FAQ Passiflora caerulea


Q Are Passion fruit edible & how do I know if they are ripe?

A Out of about 1500 species and hybrids perhaps 60 produce fruit that is both edible and tasty. Most fruit changes colour as it ripens, let it drop for most species, but for some it has to be gently removed. Note: Both the rind and pith of most Passion fruit, even widely sold edible ones, are toxic when unripe, so if in doubt don’t eat them. Far safer to buy from markets and shops as Internet IDs are often incorrect. The common passion flower P. caerulea has edible but insipid fruit. Read more about edible Passion fruit.

Q Are Passiflora used in alternative medicine?

A Yes. Passiflora incarnata is used widely. Note: I advise caution about preparing your own teas, tinctures etc as a number of sources misidentify other Passiflora as P. incarnata. Even if you have the correct plant there are interactions with some foods, drinks & prescription medications that could be dangerous. Read more about alternative medicine.

Q Are Passiflora plants dangerous to have in your garden?

A Many plants in our garden are toxic as a defence against animals eating them. Passiflora have a particular problem with butterflies laying eggs on them and the caterpillars can then defoliate or even kill the plant. To try to fend them off Passiflora produce cyanogenic glycosides which release cyanide when the foliage is damaged. Read more about toxicity.

Q Can you use Passiflora to get high?

A Yes, but I wouldn’t recommend it. Note: Passiflora contains harmine (a weak MAO inhibitor) which when concentrated enough can be euphoric. Caution is advised as It can interact (strongly) with food, drink & prescription drugs, especially with antidepressants. Read more about psychoactive substances.

Q Can you identify this passion flower for me?

A See Passiflora ID

Q What are the best Passiflora to start with?

A If you are a beginner start with the most widely available plant, Passiflora caerulea (the common passion flower), as it is quite hardy & free flowering. If you want a larger more vigorous hardier plant try one of the Riverside® Hybrids, Passiflora ‘Damsel’s Delight’ or Passiflora ‘Snow Queen’ – HTA National Plant Show 2017 Shrubs and Climbers Gold Award winner. Check out our hybrid and species Gallery.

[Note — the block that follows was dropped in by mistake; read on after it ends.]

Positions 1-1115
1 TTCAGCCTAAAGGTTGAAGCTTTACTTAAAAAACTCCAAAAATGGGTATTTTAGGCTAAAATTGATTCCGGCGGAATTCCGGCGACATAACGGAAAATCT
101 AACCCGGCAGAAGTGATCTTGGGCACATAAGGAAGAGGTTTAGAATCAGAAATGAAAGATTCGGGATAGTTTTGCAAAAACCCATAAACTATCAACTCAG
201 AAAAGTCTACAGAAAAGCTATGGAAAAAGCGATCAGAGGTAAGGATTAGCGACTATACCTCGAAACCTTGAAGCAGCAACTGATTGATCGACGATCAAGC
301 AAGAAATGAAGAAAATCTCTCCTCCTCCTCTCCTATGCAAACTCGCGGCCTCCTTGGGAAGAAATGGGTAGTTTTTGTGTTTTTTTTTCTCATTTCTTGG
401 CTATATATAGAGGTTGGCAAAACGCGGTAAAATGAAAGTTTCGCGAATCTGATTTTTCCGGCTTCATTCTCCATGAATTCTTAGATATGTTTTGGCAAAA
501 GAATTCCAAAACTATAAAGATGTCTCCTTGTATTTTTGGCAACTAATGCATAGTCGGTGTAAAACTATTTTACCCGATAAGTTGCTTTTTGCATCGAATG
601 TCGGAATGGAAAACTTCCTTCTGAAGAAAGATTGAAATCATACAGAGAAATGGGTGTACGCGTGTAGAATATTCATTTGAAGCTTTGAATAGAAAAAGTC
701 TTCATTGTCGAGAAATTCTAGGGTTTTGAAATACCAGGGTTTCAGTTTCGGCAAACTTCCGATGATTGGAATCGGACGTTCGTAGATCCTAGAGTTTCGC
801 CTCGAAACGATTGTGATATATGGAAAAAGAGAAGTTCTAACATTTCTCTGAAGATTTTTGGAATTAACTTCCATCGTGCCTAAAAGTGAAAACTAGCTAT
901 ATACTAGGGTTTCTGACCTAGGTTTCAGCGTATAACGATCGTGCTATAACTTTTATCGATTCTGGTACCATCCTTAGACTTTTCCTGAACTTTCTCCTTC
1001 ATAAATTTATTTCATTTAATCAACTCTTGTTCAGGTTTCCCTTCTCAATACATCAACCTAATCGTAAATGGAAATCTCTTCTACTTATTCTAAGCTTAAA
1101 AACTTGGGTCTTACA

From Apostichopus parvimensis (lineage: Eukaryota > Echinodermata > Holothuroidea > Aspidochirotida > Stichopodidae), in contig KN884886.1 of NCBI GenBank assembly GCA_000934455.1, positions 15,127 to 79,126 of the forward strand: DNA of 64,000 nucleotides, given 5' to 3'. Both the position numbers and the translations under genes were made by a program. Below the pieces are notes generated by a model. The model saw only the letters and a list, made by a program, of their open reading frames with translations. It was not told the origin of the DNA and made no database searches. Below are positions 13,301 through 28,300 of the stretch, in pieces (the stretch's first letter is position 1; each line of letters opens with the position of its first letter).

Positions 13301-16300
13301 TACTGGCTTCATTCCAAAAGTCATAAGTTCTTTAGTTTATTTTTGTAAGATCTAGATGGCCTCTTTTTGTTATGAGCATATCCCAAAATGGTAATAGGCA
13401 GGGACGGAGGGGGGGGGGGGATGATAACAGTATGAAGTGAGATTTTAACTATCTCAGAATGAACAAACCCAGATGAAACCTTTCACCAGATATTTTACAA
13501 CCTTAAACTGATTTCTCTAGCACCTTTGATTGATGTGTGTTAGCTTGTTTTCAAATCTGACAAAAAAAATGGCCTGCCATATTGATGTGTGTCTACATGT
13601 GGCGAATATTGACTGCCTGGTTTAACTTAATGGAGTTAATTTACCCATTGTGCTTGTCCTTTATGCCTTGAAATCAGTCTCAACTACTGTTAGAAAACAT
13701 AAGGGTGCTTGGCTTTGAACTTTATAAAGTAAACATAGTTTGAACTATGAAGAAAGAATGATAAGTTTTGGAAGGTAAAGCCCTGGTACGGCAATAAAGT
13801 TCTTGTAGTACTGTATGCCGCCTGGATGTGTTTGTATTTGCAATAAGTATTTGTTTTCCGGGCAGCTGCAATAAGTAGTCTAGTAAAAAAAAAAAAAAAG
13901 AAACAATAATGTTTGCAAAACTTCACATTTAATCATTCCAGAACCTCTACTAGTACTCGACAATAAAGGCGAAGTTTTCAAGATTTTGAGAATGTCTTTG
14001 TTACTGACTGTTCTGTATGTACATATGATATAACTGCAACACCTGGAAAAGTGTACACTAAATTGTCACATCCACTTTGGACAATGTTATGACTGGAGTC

Q Passion flower pruning – When should I prune the Passiflora back?

A Leave the plant looking messy over winter & prune only after growth has restarted. Even then always leave some long straggly bits. When pruning never cut hard to the main stems. Never prune late in the season.

Q What pest problems do they get?

A See Pests in our plant info Menu..

Q How do I produce new hybrids?

A Producing hybrids of itself can be quite easy, but producing new distinct ones is much harder. Read more about how to create new hybrids.

Q How do I take cuttings?

A There are number of different techniques. Some root easily, others can take many weeks. Read more about how to root cuttings.

Q Can I dig up and move my passion flower?

A In some climates you can get away with it, but the roots are very fragile in most Passiflora so they may suffer suffer from transplant shock and die.

Q Why have I got no flowers?

A They may be too hot or have too much nitrogen, a high potassium feed usually helps. Read more about fertiliser.

Q How do I germinate the seed?

A  Some Passiflora seed can be really hard to germinate. Read more about how to germinate seed.

Q Where should I plant them?

A Put plants in South facing dry well drained beds close to a wall or fence. They like a sheltered location without too much wind. Young ones struggle over their first winter in cooler climates. Read more about hardiness.

Q What soil should I grow them in/do they need feeding?

A A good all purpose soil is half loam based mix with a quarter peat and a quarter of sharp sand to improve drainage. Read more about soil mixs.

Q How often should I water them?

A Daily when newly planted in the ground. Once established water heavily only once a week to encourage roots to go deep. If in doubt keep them slightly dry.